How to Gut a Squirrel
There are three parts to the process of removing the guts of a dead squirrel. First, you need to remove the skin. Peel back the squirrel’s hair from its tail and cut between the joints of the tail bone. Next, twist and break the tail bone. After that, skin the rest of the animal, pulling the hide up from the back legs. It should have a tag attached to its belly. Now, you can remove the heart and kidneys.
Skinning a squirrel
If you’re a hunter, you may be interested in learning the process of skinning a squirrel. This is an excellent introduction to the sport of hunting, as it requires no special equipment and is an easy way to learn the basics. Skinning a squirrel is also an excellent way to enjoy your catch, as the process does not require a lot of tools or long waiting times. Here are a few tips to help you succeed.
First, make sure you have the right equipment for the task. Getting a good skinner is an important skill for any hunter. If you plan on skinning a squirrel for your own use, you can buy a skinner to help you out. You can find them at any sporting goods store. You can also check out videos online for more tips on skinning a squirrel. And remember: a good skinner should be prepared to work quickly and carefully.
Taking out the diaphragm
A squirrel’s chest cavity has a large, hollow interior and contains several organs including the heart and lungs. The diaphragm separates these organs, creating an internal chamber. The pubic bone is the next step to remove the diaphragm and the last bits of the intestine. The body of a squirrel is small, so taking out the diaphragm is not too difficult.
Taking out the kidneys
If you want to harvest the kidneys of a squirrel, you should first cut the squirrel into five pieces. These pieces are usually the front legs and hind legs. The rib cage and belly are less meaty but can be used for stock or broth. Next, you should bend the back legs so that they snap at the hip joint. Once this is done, simply cut away the remaining tissue to expose the intestines.
Interestingly, the kidneys of the 13-lined ground squirrel emerge relatively healthy after undergoing hibernation. During this time, they cycle between periods of torpor with low perfusion and arousal with rapid reperfusion. In addition, several lines of evidence indicate that the kidneys’ glomerular filtration ceases during torpor in small hibernators like ground squirrels and dormice. Bears, marmots, and other hibernators also exhibit a significant reduction in glomerular filtration. Hence, several methods have been developed to measure renal function during torpor in hibernating animals.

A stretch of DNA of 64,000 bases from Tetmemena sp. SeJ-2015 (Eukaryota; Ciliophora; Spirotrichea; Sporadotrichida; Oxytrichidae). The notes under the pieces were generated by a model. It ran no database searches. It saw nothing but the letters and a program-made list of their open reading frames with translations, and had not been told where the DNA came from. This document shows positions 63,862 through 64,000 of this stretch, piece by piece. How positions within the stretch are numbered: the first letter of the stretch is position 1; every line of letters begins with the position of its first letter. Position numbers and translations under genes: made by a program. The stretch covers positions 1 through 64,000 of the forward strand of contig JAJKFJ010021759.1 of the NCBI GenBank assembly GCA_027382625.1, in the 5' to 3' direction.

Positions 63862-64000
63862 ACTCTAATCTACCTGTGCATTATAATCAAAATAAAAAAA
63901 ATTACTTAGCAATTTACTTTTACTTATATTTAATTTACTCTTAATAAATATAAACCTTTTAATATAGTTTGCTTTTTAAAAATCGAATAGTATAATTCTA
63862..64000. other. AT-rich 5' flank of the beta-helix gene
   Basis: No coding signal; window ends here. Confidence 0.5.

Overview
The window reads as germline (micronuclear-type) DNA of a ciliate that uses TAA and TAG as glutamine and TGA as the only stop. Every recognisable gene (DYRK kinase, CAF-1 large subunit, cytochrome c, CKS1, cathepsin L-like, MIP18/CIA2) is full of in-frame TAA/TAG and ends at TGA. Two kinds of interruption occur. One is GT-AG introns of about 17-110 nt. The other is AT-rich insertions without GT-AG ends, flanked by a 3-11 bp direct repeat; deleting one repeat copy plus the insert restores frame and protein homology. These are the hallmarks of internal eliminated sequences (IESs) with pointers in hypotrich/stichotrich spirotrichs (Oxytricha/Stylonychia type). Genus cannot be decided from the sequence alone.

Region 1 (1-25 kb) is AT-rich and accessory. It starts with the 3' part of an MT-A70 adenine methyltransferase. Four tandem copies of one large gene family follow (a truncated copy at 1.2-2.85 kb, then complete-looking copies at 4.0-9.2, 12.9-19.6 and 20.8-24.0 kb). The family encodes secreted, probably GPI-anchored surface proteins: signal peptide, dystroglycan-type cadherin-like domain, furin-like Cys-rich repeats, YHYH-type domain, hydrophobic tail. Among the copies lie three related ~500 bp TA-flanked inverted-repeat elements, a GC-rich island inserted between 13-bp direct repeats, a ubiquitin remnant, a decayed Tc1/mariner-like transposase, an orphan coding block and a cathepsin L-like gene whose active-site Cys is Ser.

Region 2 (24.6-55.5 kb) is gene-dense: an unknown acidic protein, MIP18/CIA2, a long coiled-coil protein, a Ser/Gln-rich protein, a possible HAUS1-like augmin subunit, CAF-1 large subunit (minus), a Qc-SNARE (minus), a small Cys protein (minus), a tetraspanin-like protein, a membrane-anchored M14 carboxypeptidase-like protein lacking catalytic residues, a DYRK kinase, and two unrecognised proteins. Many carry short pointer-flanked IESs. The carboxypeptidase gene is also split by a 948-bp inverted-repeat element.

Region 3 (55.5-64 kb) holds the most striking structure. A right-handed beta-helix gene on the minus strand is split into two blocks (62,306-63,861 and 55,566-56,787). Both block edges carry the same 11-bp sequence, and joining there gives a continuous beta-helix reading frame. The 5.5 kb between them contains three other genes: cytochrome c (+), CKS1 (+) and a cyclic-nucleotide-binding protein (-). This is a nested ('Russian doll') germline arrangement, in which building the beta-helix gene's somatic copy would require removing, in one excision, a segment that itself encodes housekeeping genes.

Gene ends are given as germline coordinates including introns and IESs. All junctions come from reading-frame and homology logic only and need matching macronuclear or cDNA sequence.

Taking out the heart
The first step in preparing a squirrel for the stove is to cut the animal into five pieces. The front legs and hind legs are rich in meat, while the backstraps and rib cage are less meaty. You can also use the back and belly for stock and broth. When cutting the squirrel, make an incision in the groin area, then make a straight cut up to the sternum. Remember to keep the tip of the knife pointed upward, or the blade could puncture the guts.
Once the abdomen of the squirrel is open, take your index finger and loosen the back portion of the hide. Now, grasp the head and arms together. Use your other hand to pull down the base of the thighs to release the back part of the hide. Then, remove the rest of the organs. Save the heart, liver, and kidneys if possible. Once you have removed the organs, you can move on to harvesting the heart.
Taking out the liver
The first thing to do when gutting a squirrel is to make sure the animal’s liver is in good condition. The liver should be richly colored, uniform, and free of discoloration. Make sure to keep the kidneys and heart. The heart and liver can be saved if the animal is healthy enough. Then, you should slice out the pelvis and split open the belly to free up the lower intestines.
To start the gutting process, prepare the squirrel by removing the gonads and penis. Run the knife between your fingers and into the upper portion of the skin, making sure to stay away from the digestive tract and the muscles on either side of the tail. If you do not remove these organs, the meat will taste very bad and will be damaged. Fortunately, you can easily wash the meat after gutting to get rid of any remaining toxins.
Jessica Watson is a PHD holder from the University of Washington. She studied behavior and interaction between squirrels and has presented her research in several wildlife conferences including TWS Annual Conference in Winnipeg.